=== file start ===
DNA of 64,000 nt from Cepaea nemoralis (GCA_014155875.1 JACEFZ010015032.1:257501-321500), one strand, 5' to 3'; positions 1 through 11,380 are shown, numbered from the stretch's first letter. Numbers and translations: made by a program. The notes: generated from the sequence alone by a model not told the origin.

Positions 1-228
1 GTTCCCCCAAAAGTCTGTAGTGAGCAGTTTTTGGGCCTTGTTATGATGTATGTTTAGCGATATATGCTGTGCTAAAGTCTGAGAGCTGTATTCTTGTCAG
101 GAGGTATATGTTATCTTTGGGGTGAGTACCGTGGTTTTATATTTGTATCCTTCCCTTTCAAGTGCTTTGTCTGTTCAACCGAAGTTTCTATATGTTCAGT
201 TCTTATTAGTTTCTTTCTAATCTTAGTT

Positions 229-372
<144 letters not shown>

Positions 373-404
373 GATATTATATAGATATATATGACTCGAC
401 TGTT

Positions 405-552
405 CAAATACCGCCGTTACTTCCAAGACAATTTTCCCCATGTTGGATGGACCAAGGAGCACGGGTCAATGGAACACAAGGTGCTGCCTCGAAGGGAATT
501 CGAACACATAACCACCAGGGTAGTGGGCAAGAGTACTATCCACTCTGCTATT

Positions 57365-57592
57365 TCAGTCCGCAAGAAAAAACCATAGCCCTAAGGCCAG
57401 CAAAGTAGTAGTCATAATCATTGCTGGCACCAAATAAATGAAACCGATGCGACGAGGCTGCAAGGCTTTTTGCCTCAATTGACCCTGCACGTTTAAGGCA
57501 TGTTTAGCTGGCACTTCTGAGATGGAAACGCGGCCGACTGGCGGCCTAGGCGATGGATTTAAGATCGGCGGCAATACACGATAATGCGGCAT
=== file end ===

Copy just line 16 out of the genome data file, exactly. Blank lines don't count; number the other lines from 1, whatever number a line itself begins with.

57401 CAAAGTAGTAGTCATAATCATTGCTGGCACCAAATAAATGAAACCGATGCGACGAGGCTGCAAGGCTTTTTGCCTCAATTGACCCTGCACGTTTAAGGCA